Ohio State met with Urban Meyer on Wednesday, and the possibility that he will become the football coach there next season is close to becoming a reality. Still, the final word will not come until after Saturday, when the Buckeyes play Michigan in their final game of the regular season.
Several websites, TV stations and the Columbus Dispatch have reported Meyer has reached an agreement with Ohio State and, barring any last-minute problems, will be introduced as the Buckeyes' coach next week.
In a statement Wednesday morning, Meyer said: "I have not been offered the job. I have not taken the job. I will not comment any further. I'm going to do Thanksgiving with my family."
WKMG-TV in Orlando reported late Tuesday that Meyer had agreed "in principle" to a seven-year, $40 million contract. The report also indicated current UF linebackers coach D.J. Durkin and strength coach Mickey Marotti would join Meyer's staff.
There are a handful of obstacles Meyer must clear before further engaging with Ohio State, the New York Times reported. That includes speaking with his family over Thanksgiving and further researching how significant the NCAA sanctions against Ohio State may be.
Meyer, 47, won a pair of national championships at Florida, where he went 65-15 in six years before stepping down last year for health reasons and to spend more time with his family. He has worked as a commentator for ESPN this season.
Ohio State, under interim coach Luke Fickell, plays at No. 17 Michigan on Saturday. Fickell declined to address the story.
"No, I won't," he said. "It's not about that. I'm going to have enough respect for this football game to make sure it's about this football game."
Meyer, a native of Ohio, was a graduate assistant coach with the Buckeyes in the mid 1980s.
Former Gator Tim Tebow and current Broncos quarterback said he was glad to hear Meyer might be coming back to coaching.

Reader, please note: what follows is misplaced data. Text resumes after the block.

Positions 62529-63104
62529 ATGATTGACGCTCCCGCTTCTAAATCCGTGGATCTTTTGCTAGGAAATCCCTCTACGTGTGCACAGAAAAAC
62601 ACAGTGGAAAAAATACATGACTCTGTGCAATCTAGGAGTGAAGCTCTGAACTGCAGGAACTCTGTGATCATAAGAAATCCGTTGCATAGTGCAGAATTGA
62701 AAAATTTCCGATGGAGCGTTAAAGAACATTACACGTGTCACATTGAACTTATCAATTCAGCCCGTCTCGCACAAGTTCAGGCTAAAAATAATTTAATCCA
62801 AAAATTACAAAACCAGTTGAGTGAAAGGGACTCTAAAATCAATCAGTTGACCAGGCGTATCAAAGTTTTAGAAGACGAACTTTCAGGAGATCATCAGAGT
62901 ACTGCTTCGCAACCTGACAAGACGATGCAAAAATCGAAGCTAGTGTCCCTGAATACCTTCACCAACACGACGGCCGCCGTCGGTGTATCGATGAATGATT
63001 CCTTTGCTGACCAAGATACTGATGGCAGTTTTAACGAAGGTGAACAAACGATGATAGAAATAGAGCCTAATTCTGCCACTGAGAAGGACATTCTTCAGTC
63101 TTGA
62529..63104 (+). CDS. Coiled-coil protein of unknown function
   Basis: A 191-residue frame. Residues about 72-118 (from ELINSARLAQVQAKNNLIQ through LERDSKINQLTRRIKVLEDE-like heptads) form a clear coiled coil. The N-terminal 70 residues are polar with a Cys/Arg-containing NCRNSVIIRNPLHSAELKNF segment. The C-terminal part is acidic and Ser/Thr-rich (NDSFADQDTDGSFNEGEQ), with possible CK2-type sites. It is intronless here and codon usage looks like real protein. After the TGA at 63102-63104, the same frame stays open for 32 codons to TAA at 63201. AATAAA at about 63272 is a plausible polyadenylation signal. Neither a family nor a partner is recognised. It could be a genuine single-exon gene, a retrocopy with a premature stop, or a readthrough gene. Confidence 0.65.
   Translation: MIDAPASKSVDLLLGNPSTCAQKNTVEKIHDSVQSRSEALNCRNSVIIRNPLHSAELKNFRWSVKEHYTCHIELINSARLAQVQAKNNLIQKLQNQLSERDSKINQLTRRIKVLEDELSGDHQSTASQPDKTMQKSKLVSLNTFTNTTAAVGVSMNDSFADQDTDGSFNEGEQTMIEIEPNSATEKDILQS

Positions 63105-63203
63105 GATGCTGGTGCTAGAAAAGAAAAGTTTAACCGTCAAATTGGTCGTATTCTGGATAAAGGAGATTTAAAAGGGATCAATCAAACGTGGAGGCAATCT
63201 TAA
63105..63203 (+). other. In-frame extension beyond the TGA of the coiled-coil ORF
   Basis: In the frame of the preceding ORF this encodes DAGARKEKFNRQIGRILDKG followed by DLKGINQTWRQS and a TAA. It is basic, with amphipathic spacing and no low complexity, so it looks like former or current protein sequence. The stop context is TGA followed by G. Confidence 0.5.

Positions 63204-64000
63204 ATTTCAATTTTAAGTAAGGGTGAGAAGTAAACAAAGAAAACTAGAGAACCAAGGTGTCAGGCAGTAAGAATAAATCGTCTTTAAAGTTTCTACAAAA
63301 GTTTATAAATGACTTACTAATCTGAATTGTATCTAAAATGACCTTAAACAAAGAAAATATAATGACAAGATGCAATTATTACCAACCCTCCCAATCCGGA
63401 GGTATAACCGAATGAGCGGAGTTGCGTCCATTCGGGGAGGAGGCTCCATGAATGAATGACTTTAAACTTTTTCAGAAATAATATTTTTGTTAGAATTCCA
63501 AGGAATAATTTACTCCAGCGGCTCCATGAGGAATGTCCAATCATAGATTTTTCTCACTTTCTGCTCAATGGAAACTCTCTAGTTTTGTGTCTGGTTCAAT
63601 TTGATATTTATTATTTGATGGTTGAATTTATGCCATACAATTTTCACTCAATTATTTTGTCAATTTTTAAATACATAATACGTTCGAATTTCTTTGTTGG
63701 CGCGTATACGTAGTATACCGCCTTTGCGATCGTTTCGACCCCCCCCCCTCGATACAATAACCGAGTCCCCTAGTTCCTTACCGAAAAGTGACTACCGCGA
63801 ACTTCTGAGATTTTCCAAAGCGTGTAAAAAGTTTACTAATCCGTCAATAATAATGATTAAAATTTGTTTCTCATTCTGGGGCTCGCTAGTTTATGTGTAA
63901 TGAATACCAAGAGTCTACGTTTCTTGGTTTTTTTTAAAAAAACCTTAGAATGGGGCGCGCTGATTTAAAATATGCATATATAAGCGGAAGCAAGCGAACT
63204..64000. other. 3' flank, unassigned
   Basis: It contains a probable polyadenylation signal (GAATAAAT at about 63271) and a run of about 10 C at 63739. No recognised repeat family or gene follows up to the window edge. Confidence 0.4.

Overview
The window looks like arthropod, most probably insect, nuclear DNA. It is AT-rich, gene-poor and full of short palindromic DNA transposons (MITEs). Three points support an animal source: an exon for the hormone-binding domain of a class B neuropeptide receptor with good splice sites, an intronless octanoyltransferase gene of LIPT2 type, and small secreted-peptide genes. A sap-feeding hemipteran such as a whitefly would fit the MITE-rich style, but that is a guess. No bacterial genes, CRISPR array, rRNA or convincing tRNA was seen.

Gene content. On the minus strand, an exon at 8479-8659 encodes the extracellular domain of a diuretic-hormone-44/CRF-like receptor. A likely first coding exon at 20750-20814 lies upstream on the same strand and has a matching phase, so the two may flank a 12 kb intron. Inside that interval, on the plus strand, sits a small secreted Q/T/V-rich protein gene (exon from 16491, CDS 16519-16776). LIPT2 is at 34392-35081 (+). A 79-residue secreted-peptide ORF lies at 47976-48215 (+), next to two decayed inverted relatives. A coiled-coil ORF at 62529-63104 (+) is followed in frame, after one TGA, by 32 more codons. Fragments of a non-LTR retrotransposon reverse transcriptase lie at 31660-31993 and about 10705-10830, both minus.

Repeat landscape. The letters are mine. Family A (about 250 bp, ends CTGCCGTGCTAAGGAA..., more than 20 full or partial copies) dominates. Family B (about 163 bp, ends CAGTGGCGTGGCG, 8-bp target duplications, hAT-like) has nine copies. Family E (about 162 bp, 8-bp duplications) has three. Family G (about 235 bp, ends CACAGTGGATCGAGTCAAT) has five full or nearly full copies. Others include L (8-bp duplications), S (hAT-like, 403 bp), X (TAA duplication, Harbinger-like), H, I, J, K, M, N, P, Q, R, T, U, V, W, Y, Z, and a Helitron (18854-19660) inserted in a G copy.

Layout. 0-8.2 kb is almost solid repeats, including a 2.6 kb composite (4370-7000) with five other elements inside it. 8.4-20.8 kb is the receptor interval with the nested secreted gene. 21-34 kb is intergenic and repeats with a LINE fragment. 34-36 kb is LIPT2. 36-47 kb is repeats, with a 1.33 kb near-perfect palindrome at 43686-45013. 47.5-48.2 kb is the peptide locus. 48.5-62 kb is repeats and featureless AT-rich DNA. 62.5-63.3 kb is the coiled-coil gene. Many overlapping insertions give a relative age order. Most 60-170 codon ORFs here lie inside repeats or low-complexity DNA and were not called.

"Whatever he decides to do, I'll be 100 percent behind him," he said. "It will be exciting to see what happens. I know, more than anything, he wants to be right by his family and have their support in anything he does. Most of when we've talked it's been about that."
Alabama coach Nick Saban said he understood why Meyer had apparently changed his mind about returning to coaching.
"As you go through life and you do things and you make choices and decisions about what you do — and I know his involved … his health — but still you learn about yourself in everything you do," Saban said. "As you learn these things, sometimes things change in terms of what his direction is. I think everybody has to do that, and I don't think anybody should be criticized for that."
Jim Tressel resigned as Ohio State's coach in May. He had been suspended for five games for not being forthcoming with investigators about his knowledge that players, including quarterback Terrelle Pryor, had received improper benefits.
"I'm in a good place right now mentally and physically," Meyer told the Gainesville Sun on Monday. "So if something happens with Ohio State, I'll have a decision to make. But there has been no interview."